This resource, working within the Numeracy curriculum area, utilised the broad multi-disciplinary nature of the YAS membership to show how numeracy matters in the everyday lives and work of Scotland’s emerging leaders from the disciplines of science and humanities, the professions, the arts, business and civil society.

Through this YAS resource learners can find out how Cardiologist Marc Dweck uses numeracy in the diagnosis and treatment of heartattacks, discover how astrophysicist Catherine Heymans uses spread sheets when buying a new mobile phone and, most importantly, find out why ‘Numeracy Counts!’

Access the resources here – http://bit.ly/MqEQrJ

May 022014
 

Forestry Commission Scotland is encouraging young people to feel the benefit of the Commonwealth Games with a new Woodland Workout pack. Targeted at 3-14 year olds the pack promotes opportunities for quality, fun and safe physical activity in the outdoors and includes ideas for games, physical activities and staging ‘adapted’ Commonwealth sports in the woodlands. The pack, complete with teachers’ guide, encourages young people to have fun but to also be responsible for their well-being and consider risk. As well as considering potential hazards in their activity space and taking risks with solving problems, it also allows children the chance to learn how to manage ‘failure’ through reflecting on performance to set new challenges.

The Woodland Workout, with Commonwealth Games supplement has been issued to schools across Scotland and is available to download.

Apr 222014
 

For information, resources, support, key organisations and national guidelines on taking learning outdoors click on the link below to access the Education Scotland outdoor learning online resource:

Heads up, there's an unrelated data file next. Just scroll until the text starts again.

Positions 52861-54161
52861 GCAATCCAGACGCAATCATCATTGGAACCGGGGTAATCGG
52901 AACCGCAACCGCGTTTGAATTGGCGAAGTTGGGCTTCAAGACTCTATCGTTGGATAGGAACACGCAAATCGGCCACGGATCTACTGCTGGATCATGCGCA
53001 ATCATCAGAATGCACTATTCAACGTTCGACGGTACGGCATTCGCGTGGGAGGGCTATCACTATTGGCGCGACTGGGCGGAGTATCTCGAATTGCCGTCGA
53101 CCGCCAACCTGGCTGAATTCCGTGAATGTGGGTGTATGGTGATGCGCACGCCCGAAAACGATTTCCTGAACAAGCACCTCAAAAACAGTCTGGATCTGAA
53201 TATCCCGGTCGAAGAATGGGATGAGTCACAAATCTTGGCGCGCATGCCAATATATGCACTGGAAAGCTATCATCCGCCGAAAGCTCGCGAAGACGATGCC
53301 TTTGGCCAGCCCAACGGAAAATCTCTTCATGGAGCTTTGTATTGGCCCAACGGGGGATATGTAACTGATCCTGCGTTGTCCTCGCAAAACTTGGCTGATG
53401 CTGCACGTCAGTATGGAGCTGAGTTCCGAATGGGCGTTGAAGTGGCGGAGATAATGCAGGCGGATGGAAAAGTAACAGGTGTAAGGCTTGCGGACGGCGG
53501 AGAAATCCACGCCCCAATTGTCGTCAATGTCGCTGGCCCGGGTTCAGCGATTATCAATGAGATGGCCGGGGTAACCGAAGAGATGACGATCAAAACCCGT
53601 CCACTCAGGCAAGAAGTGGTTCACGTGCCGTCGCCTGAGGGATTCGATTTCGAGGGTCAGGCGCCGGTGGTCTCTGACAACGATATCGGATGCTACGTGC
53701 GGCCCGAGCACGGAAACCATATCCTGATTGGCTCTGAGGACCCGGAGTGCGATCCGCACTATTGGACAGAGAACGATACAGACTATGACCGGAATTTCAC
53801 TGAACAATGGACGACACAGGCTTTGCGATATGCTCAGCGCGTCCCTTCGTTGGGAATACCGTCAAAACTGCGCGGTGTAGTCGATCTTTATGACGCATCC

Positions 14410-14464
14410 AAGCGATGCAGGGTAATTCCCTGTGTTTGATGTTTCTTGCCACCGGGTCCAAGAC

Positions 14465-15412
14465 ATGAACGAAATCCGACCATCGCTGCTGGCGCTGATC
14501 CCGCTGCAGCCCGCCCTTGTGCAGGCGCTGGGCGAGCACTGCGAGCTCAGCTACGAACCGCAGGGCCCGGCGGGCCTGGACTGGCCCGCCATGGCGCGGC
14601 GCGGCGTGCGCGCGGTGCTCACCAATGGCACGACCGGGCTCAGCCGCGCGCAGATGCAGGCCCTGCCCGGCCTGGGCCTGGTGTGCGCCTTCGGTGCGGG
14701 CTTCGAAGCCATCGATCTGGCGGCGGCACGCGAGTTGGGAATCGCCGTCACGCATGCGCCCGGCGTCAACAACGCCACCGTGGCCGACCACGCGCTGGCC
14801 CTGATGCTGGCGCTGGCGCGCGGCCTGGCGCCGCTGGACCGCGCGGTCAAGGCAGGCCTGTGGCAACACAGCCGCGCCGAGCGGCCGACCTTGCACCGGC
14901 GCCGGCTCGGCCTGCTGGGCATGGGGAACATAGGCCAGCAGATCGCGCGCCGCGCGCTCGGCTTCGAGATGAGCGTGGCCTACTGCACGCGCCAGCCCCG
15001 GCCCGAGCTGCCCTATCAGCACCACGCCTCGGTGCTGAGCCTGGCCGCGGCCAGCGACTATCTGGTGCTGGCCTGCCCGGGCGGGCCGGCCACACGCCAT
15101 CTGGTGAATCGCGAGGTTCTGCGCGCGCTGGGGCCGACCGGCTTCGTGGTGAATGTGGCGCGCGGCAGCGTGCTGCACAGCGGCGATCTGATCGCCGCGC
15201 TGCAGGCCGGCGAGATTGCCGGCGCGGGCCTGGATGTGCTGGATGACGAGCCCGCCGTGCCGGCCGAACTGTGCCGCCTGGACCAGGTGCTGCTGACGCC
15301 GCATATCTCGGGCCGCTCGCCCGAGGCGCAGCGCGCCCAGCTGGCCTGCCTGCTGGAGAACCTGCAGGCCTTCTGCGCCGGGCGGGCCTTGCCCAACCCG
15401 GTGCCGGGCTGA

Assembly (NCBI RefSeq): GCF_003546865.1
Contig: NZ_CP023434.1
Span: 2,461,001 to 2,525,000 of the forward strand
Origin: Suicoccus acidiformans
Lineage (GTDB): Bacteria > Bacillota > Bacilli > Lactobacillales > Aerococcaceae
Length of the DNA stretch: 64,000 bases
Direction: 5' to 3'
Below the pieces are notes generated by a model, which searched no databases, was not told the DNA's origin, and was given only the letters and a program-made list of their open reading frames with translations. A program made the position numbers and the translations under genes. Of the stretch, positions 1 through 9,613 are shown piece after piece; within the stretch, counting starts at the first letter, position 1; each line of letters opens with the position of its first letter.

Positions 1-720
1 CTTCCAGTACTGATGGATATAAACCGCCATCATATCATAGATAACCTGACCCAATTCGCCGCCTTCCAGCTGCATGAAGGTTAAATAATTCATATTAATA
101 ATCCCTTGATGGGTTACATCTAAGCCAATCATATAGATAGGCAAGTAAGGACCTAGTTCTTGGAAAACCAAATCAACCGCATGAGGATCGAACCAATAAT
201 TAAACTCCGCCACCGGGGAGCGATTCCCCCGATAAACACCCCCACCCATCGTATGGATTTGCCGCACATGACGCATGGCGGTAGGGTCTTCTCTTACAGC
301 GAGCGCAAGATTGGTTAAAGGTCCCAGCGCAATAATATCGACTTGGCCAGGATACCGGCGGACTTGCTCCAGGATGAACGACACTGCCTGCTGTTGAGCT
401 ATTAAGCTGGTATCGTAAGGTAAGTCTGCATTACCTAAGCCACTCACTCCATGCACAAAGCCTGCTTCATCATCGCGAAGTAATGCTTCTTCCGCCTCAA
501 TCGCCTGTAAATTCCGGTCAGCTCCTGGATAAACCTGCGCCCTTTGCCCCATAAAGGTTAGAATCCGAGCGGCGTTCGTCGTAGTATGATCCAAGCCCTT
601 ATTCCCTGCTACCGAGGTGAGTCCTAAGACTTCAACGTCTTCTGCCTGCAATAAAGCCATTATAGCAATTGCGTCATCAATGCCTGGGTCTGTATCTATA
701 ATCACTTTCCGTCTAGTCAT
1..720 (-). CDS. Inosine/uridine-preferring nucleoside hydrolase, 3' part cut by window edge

Education Scotland Outdoor Learning online resource

Key documents available on this resource include:

  • Outdoor Learning 3-18: Self-evaluation resource – this resource is specifically designed to support teachers and educators in pre-school centres and primary, special and secondary schools and Community Learning and Development (CLD) to evaluate the potential of their work to help children and young people learn outdoors.

A downloadable word document highlighting all these links is available here: Education Scotland Outdoor Learning online support materials

Apr 092014
 

The RSPB Nature of Scotland Awards are designed to recognise and celebrate excellence, innovation and outstanding achievement in Scottish nature conservation. The Youth & Education Award celebrates a school or youth group who can demonstrate how they have made a real difference to the conservation and sustainability of Scotland’s wildlife and habitats.

This could be through fundraising for a conservation-related project, a school grounds development, partnership working or best practice in hands-on delivery of learning for sustainability, connecting young people to the natural world.

The awards are now open for entries.

Click here for further information: http://www.rspb.org.uk/thingstodo/natureofscotland

Apr 092014
 

Sustrans, the British charity which promotes sustainable transport, has developed a learning and teaching resource for P6-7 and S1-3 called The Big Street Survey. It is designed to get pupils thinking and learning about their local environments, how they make them feel and how they can go about developing a manifesto for changing their streets and making them healthier and safer places.

A series of free downloadable resources can be viewed here:

http://www.sustrans.org.uk/change-your-travel/children-and-families/schools/big-street-survey

These resources deliver various Experiences & Outcomes across Health & Wellbeing, Social Studies, Expressive Arts, Literacy and Numeracy.